CAIRO (AP) — Sudan’s main intelligence agency said late Tuesday it has succeeded in quelling an armed mutiny over severance pay from within its ranks. Sudan’s General Intelligence Service said the rebellious former members of its forces had been convinced “through negotiations”...

In this photograph taken Saturday, Jan. 11, 2020, Iranian police officers take position while protesters gather in front of Amir Kabir University in Tehran, Iran, to remember victims of a Ukrainian airplane shot down by an Iranian missile. Online videos purported to show Monday, Jan. 13, 2020, that Iranian security forces fired both live ammunition and tear gas to disperse demonstrators protesting against the Islamic Republic's initial denial that it shot down a Ukrainian jetliner. (AP Photo)

Anger in Iran over jet's downing; gunfire disperses protests

Jan. 13, 2020 8:31 PM EST

DUBAI, United Arab Emirates (AP) — Popular anger swelled Monday in Iran over the accidental shootdown of a Ukrainian jetliner and the government's attempt to conceal its role in the tragedy, as online videos appeared to show security forces firing live ammunition and tear gas to disperse protests in the...

FILE - In this Oct. 31, 2019, filer photo, a man uses his smartphone as he stands near a billboard for Chinese technology firm Huawei at the PT Expo in Beijing. British and American officials are meeting as U.K. Prime Minister Boris Johnson's government prepares to decide on whether there's a future for Chinese equipment maker Huawei in the country's next-generation telecom networks, his spokesman said Monday, Jan. 13, 2020. (AP Photo/Mark Schiefelbein, File)

US, UK officials meet as PM Johnson's Huawei decision nears

Jan. 13, 2020 11:47 AM EST

LONDON (AP) — British and American officials are meeting as U.K. Prime Minister Boris Johnson's government prepares to decide on whether there's a future for Chinese equipment maker Huawei in the country's next-generation telecom networks, his spokesman said Monday. U.S. officials responsible for national...

FILE - In this Dec. 9, 2019, file photo, FBI Director Christopher Wray speaks during an interview with The Associated Press in Washington. The FBI said Friday it was taking steps to improve the accuracy and completeness of its wiretap applications for national security investigations and to provide better training for agents. The changes were described in a 30-page filing with the secretive Foreign Intelligence Surveillance Court.  (AP Photo/Jacquelyn Martin, File)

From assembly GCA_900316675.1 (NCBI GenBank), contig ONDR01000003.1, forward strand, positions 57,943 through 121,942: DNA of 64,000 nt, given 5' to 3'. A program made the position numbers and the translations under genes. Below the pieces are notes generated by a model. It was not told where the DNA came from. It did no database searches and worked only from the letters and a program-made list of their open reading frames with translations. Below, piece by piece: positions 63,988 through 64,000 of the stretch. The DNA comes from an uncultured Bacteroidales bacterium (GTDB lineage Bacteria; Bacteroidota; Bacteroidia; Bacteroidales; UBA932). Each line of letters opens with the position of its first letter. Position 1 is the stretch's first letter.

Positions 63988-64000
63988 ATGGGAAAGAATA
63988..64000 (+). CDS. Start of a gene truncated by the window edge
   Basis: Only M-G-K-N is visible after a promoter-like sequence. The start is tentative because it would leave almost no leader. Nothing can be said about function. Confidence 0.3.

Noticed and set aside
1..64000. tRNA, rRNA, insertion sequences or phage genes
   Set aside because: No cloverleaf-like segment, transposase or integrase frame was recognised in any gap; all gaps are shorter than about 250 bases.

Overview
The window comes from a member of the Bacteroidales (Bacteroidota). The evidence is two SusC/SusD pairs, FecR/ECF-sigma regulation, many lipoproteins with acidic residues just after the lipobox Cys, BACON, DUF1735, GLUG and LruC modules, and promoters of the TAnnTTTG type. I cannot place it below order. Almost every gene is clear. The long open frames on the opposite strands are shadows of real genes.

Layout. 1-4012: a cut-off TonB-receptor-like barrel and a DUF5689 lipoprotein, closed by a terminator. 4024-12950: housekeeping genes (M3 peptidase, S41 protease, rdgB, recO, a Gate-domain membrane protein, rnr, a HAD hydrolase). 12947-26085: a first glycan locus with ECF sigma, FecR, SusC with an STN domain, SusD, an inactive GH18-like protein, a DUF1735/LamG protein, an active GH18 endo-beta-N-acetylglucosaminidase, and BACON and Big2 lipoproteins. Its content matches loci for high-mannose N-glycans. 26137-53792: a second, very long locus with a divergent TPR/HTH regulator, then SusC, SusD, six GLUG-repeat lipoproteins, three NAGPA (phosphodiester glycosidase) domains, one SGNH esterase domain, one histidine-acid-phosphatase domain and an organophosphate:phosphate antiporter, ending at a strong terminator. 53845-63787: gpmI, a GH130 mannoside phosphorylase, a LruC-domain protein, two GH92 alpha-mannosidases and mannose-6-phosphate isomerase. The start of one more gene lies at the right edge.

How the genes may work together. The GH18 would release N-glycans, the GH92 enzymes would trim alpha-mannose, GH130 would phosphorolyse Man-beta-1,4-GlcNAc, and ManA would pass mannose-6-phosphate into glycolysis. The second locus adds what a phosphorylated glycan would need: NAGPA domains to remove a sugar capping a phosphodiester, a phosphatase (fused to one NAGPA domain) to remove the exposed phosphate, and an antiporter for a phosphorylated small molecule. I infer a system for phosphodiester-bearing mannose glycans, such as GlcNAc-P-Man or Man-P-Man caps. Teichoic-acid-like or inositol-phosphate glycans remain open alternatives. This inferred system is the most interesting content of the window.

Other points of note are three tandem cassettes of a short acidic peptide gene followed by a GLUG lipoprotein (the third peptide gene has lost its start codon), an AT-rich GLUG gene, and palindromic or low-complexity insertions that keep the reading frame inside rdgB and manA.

FBI tightening up wiretap protocols after watchdog report

Jan. 10, 2020 8:58 PM EST

WASHINGTON (AP) — The FBI laid out new protocols Friday for how it conducts electronic surveillance in national security cases, responding to a Justice Department inspector general report that harshly criticized the bureau's handling of the Russia investigation. The changes, detailed in a 30-page filing...

Christmas ransomware attack hit New York airport servers

Jan. 10, 2020 11:48 AM EST

COLONIE, N.Y. (AP) — An upstate New York airport and its computer management provider were attacked by ransomware over Christmas, officials said. Officials at the Albany County Airport Authority announced Thursday that the attack came to light after Schenectady-based LogicalNet reported its own management...

FILE - In this April 23, 2019 file photo, immigration activists rally outside the Supreme Court as the justices hear arguments over the Trump administration's plan to ask about citizenship on the 2020 census, in Washington. The Department of Homeland Security is agreeing to share citizenship information with the U.S. Census Bureau. The agreement was made in response to President Donald Trump's order to collect data on who is a citizen through administrative records following the Supreme Court's rejection of a citizenship question on the 2020 Census form.  (AP Photo/J. Scott Applewhite, File)

Homeland Security will share citizenship data with Census

Jan. 6, 2020 5:42 PM EST

ORLANDO, Fla. (AP) — The Department of Homeland Security is agreeing to share citizenship information with the U.S. Census Bureau as part of President Donald Trump's order to collect data on who is a citizen following the Supreme Court's rejection of a citizenship question on the 2020 Census form. Trump's...